Owen and Amanda aren’t your typical working class young couple, their job is to travel the world aboard a luxury yacht in search of beautiful weather and unspoiled sandy beaches. They are often forced to go wakeboarding, snorkeling and sunbathing in the crystal clear waters of the Caribbean.
Did I mention they’re getting paid really well to do all of this?
It’s true…but would you believe me if I said it’s damn hard work?
We first heard of this inspiring couple while driveway surfing with our friends Lynn and Hugh in West Jefferson, NC (they’re part of the family). What sparked our interest in telling their story is 1. We want to be on the water soon, and 2. The opportunity to make BIG MONEY and Travel The World. The more I talked with these two the more I realized its one helluva rollercoaster life in the charter business, but if you can hold on you’ll be taken care of financially and spiritually. Thanks to Owen and Amanda for sharing their lives in such great detail, they don’t have a blog, they don’t benefit from our article, they are just good people who are hoping to help other dreamers start their own adventure.
This is one of our longer, more in-depth Make Money and Travel articles…so you’ll have to bear with us as our next big adventure is going to be on the water, so we had a lot of questions for these two. If you’re inspired, have questions or just want to thank Owen and Amanda for sharing, please leave a comment below. Enjoy!
Describe your working situation and what line of work you’re in. Have you always had this job? At what point did you realize that you could bring in enough income to continually fund a location independent lifestyle?
We live and work on a private yacht, me (Owen) as the first mate and Amanda as chief stewardess. Both of us have to help each other out at times so our daily duties are varied. Amanda drives the tender and Owen has to help with making beds and doing laundry.
Our main income is the salary we get as professional yacht crew. We also have a small rental property portfolio developing in New Zealand (our home country). Rental income covers all of our house expenses which is great. We put a little cash towards the mortgage every month to pay it down faster.
I completed a plumbing and gas fitting apprenticeship and worked in NZ for 8 years before going to sea. Amanda was a partner in an importing and sales business in NZ after spending a few years as a travel agent. We met on our previous yacht in the south of France, only to learn that our home towns in NZ are only an hour drive apart.
Although we don’t get to choose the destinations we travel to, we are paid very well and have absolutely no living expenses…so we kind of think of our lifestyle as a “working holiday”. Yachts tend to follow favorable climates, beautiful beaches and glamorous coastal towns or cities. Our last yacht was 450ft, had a crew of 50 and is strictly private. The yacht we are on now is much smaller at only 100ft with a crew of four. It is privately owned and used for charters in the Virgin Islands and the Bahamas. When the owners want the boat close we dock outside their house in Miami. Chartering is new to us, it can be very taxing on your body and mind, but the tips more than make up for the lack of sleep!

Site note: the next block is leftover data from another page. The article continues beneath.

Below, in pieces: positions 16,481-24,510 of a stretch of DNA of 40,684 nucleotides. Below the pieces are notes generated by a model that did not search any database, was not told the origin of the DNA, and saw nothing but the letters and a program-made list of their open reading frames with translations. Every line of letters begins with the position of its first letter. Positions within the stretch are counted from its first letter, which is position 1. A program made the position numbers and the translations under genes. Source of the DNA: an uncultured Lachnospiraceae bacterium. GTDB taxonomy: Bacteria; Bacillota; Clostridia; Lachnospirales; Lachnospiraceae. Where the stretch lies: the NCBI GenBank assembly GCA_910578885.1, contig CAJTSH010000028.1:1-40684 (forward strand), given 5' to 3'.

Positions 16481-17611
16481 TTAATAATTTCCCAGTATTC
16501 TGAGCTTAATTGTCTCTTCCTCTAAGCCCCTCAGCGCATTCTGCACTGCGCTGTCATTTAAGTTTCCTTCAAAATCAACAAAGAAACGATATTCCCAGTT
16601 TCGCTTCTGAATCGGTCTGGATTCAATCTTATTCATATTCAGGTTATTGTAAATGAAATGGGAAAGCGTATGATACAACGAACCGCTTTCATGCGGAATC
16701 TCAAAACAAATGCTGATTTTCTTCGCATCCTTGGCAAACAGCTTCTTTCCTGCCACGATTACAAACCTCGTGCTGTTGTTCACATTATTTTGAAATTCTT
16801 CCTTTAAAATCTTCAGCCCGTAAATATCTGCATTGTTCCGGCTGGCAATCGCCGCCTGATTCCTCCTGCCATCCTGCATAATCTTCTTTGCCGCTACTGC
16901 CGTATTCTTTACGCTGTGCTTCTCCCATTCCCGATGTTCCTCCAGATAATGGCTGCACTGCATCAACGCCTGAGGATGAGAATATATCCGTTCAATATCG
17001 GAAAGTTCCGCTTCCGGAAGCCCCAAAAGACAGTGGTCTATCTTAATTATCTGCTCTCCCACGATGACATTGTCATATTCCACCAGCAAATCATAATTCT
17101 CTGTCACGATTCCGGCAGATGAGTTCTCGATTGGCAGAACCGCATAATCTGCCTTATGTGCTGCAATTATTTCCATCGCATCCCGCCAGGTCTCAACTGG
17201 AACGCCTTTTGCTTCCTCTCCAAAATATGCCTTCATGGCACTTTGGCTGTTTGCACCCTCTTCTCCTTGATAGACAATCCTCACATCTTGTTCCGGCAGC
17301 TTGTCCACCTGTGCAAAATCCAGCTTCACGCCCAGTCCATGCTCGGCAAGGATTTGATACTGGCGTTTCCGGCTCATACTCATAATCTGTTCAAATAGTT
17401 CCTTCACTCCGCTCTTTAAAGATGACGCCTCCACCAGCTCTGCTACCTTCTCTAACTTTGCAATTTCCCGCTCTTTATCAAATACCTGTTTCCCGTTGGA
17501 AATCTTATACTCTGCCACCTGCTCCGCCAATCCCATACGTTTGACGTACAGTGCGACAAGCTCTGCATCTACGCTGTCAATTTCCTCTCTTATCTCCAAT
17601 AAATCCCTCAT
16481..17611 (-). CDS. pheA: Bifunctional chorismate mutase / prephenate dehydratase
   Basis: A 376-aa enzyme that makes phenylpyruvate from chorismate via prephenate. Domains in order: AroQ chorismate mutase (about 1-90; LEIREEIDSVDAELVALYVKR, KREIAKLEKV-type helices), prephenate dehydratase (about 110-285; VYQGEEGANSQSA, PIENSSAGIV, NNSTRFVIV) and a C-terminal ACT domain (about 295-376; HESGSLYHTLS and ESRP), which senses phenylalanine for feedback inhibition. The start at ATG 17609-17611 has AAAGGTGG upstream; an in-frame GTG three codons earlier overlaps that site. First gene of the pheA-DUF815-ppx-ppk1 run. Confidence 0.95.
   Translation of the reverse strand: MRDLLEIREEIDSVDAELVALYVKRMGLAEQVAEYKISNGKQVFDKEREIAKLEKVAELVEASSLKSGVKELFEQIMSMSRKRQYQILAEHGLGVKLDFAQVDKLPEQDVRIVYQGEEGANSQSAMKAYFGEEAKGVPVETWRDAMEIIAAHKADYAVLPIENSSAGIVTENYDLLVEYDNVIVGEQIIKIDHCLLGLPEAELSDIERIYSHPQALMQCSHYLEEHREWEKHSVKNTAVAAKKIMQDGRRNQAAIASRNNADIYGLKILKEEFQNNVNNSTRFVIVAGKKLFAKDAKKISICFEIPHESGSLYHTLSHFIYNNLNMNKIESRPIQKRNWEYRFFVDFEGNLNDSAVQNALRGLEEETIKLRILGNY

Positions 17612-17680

How many hours do you put in a week and what does a typical workday look like for you?
We work Monday to Friday, 9-5 when there are no guests on board. Some days we finish earlier to take advantage of a great beach and have a few sundowners! (a sundowner is a drink consumed while watching the sun go down. I prefer beer, others prefer fruity cocktails. Wine is also acceptable. Gin and Tonic helps keep the mosquitos away.)
On the larger yachts, things are much more structured and getting an early finish on a Friday afternoon is rare. Someone always needs to be on watch, everybody has an important role to play in maintaining order on the vessel. The smaller yachts are a much more casual affair. It only takes a day to wash down the entire outside so as long as the work gets done, you can afford to have a longer weekend than others.
A typical day includes lots of little odd jobs, fixing anything that is broken, cleaning, polishing stainless steel, buffing out scratches, cleaning, detailing, dusting, laundry, cleaning, changing light bulbs, oil changes, engine room maintenance, cleaning, cleaning and more cleaning.
Having the owners or charter guests on board means longer days so multiple 16-18 hour days are not unusual. As a member of the Yacht Crew you are always on call for the guests, whatever they want, you provide. Setting up a beach with chairs, umbrellas, towels and a cooler full of drinks. Launching the jet skis, paddle boards and kayaks. Blowing up the water toys and towing people behind the tender for wakeboarding and skiing. Snorkeling, diving and fishing. Walks, restaurant drop offs, getting more fresh fruit for the chef, all while keeping an eye on the guests and ensuring their safety. We have to remember where they misplace their sunglasses, explain how to use the DVD players, reassure them that pirates won’t board us in the night and make sure the wine is chilled to their exact preference. You have to anticipate their next move and be ready for anything at any time. As well as making beds, drying out showers and replacing towels two or three times a day, setting the table, serving breakfast lunch and dinner, making 6 different cocktails at the same time, remembering when the drier is going to finish, folding the laundry without being seen. Packing up all the equipment you put out in the morning, cleaning sea gull poop off the out board engine and picking up the anchor to move into another bay on another island or bay. Somewhere in the middle of all that you find a few minutes to eat and if you are lucky you might get more than 6 hours of sleep before you have to wake up and do it all over again.